By Keith McLaughlin, Managing Director Centrix
Company credit defaults in the construction sector are beginning to rise, as construction companies have experienced the highest default rates since the final quarter of 2019.
New Zealand’s construction sector is made up of around 80,000 businesses, who have been trading for an average of nine years. This means the sector is a significant linchpin of the New Zealand economy, comprising 14% of New Zealand’s total businesses.
Interestingly, 24% of construction companies were incorporated since March 2020 (post Covid), perhaps as a result of redundancies during Covid forcing people to revert back to their trade, or to ride the wave of the construction boom at the time. These companies now pose a big risk – only a third of companies go the distance for more 5 years.
Across the country, construction companies are facing the strongest challenges as material shortages, rising costs, and the housing market downturn continue to place pressure on the sector. Despite this, many companies in the sector appear to be thriving – employment in the sector is up 1%, and profits are up 14% year-on-year.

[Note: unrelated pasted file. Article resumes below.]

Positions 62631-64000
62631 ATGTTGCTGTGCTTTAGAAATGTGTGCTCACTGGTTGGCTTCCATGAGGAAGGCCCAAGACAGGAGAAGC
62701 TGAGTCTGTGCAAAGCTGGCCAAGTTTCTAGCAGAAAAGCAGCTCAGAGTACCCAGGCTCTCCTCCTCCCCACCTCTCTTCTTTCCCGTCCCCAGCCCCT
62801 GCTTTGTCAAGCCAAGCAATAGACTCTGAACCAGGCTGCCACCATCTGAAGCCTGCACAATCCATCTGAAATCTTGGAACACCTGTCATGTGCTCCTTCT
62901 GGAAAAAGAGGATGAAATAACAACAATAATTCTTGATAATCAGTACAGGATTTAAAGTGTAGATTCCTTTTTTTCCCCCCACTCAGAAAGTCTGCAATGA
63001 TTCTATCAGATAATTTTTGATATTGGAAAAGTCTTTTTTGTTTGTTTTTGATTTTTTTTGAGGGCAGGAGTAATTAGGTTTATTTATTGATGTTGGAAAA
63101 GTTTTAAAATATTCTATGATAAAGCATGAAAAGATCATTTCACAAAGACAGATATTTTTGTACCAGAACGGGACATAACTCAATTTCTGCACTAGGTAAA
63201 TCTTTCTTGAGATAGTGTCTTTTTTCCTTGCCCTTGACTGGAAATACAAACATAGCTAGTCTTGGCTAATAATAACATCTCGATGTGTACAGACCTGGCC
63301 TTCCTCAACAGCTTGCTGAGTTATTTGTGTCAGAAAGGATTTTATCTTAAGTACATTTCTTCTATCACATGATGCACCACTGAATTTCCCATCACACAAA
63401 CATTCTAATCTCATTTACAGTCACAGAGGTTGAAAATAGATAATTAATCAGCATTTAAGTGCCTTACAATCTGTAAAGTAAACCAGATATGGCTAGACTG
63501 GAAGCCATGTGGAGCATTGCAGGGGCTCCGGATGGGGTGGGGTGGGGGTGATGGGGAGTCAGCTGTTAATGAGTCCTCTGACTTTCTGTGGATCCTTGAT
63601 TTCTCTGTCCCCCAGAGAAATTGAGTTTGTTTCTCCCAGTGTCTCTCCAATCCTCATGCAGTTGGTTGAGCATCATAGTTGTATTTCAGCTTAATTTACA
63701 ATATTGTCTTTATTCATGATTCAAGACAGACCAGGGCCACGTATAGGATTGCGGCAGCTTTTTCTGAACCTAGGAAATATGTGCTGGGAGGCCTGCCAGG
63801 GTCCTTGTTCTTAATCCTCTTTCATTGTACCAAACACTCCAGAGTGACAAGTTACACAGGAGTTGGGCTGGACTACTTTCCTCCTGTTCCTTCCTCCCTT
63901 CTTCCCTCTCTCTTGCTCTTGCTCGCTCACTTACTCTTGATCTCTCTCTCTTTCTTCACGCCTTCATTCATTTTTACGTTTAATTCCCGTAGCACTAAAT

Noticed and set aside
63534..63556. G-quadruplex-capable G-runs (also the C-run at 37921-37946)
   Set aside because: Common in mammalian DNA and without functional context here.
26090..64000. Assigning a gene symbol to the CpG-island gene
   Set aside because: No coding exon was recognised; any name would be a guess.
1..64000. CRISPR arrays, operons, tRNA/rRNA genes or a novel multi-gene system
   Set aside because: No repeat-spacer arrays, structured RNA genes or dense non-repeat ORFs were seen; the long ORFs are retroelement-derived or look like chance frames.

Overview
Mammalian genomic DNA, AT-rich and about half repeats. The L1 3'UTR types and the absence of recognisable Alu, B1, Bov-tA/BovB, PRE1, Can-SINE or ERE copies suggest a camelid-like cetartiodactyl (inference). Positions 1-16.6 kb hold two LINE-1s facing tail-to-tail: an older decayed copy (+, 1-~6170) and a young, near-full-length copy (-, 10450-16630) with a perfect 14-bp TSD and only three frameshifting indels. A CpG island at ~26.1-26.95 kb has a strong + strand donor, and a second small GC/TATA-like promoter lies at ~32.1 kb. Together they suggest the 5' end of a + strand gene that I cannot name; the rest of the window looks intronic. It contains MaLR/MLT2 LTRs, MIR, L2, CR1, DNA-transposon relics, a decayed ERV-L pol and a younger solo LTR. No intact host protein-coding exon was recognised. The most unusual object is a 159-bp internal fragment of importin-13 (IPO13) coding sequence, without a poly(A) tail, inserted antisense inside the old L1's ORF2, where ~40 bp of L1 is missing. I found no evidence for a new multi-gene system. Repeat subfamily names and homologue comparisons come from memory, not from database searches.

However, our data gives an indication of a less positive outlook. More than 100 construction companies have been placed into liquidation so far this year and defaults (i.e., missed payments) are up 10% compared to same time in 2021. Across the country, 25% of all company liquidations in May were from the construction sector.
Credit scores for the sector are also in decline. The average credit score for new credit applications (that is construction businesses applying for finance or a loan) across the sector is down eight points, as the potential risk of default increases across the sector.
While some companies continue to thrive, the lingering impact of COVID-19 restrictions coupled with the current building supplies crunch, disrupted supply chain, and labour cost increases will continue to impact those businesses that are already struggling.
If your business is a supplier to the construction sector, it’s a good idea to be proactively managing your credit risk. A business credit report, for example, can help you to understand who you’re lending to, protecting your cashflow by letting you know immediately if a customer’s credit score indicates they are unlikely to pay their bills on time.
Cost-effective credit checking
You can access business credit reports for many New Zealand companies online from Centrix. These reports contain up-to-date information about the credit worthiness of sole traders and most companies actively trading in New Zealand and a credit score, which is a summary of the information in the report.